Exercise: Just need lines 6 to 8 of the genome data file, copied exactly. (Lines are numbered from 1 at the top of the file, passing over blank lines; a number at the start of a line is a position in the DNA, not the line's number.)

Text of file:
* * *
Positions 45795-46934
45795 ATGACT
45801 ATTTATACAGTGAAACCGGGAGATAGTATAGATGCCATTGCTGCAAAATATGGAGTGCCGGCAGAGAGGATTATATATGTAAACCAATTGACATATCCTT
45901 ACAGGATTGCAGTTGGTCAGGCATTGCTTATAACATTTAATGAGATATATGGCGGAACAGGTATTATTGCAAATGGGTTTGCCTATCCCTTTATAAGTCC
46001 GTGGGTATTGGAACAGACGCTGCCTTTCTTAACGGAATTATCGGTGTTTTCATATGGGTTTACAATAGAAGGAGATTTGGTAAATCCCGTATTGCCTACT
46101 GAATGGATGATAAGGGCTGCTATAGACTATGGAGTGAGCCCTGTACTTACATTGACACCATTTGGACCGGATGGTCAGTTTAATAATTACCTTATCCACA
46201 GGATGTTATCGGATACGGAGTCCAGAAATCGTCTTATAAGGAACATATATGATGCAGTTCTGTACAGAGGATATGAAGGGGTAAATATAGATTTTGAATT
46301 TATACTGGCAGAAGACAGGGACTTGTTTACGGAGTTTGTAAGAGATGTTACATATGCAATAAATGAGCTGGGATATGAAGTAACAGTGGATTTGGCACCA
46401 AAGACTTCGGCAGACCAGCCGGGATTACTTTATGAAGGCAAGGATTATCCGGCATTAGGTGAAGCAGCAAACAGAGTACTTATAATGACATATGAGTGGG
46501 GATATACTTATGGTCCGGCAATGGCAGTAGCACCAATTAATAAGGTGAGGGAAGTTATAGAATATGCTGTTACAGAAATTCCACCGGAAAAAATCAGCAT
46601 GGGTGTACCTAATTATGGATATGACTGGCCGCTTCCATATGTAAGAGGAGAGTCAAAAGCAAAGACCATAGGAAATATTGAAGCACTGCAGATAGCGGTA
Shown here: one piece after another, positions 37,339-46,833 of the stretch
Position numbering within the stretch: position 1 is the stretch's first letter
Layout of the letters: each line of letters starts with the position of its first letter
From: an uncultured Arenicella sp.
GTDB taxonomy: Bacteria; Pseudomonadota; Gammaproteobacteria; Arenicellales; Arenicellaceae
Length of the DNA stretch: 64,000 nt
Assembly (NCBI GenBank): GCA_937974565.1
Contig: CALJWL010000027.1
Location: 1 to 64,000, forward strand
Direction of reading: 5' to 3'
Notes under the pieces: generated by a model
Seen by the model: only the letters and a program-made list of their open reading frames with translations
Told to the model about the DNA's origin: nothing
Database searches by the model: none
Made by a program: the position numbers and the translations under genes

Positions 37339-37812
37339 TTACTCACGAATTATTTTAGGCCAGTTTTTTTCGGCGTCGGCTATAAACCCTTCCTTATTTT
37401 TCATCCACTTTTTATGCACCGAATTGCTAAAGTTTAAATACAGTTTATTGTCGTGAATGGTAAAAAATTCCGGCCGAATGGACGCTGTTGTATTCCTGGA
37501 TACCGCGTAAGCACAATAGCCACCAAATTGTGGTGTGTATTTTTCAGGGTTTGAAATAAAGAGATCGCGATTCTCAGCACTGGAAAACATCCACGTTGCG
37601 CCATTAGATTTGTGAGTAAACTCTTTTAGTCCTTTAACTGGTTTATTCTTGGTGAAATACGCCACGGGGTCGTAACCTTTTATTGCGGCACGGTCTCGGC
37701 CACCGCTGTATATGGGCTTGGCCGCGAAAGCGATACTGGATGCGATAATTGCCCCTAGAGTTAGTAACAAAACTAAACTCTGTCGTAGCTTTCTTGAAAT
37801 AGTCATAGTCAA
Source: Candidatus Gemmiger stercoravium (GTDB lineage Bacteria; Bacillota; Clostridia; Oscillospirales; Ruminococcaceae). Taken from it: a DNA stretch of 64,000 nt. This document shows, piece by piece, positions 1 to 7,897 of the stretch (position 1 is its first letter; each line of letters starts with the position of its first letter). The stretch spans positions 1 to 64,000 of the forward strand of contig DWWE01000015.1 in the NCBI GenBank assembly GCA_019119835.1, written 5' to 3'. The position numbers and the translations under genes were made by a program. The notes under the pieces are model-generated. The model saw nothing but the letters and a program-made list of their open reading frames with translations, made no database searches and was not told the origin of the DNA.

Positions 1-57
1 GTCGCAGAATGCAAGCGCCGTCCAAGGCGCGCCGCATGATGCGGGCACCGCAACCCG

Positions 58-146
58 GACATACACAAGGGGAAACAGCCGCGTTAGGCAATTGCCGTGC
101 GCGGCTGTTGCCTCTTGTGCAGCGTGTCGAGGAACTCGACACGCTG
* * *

46101 GAATGGATGATAAGGGCTGCTATAGACTATGGAGTGAGCCCTGTACTTACATTGACACCATTTGGACCGGATGGTCAGTTTAATAATTACCTTATCCACA
46201 GGATGTTATCGGATACGGAGTCCAGAAATCGTCTTATAAGGAACATATATGATGCAGTTCTGTACAGAGGATATGAAGGGGTAAATATAGATTTTGAATT
46301 TATACTGGCAGAAGACAGGGACTTGTTTACGGAGTTTGTAAGAGATGTTACATATGCAATAAATGAGCTGGGATATGAAGTAACAGTGGATTTGGCACCA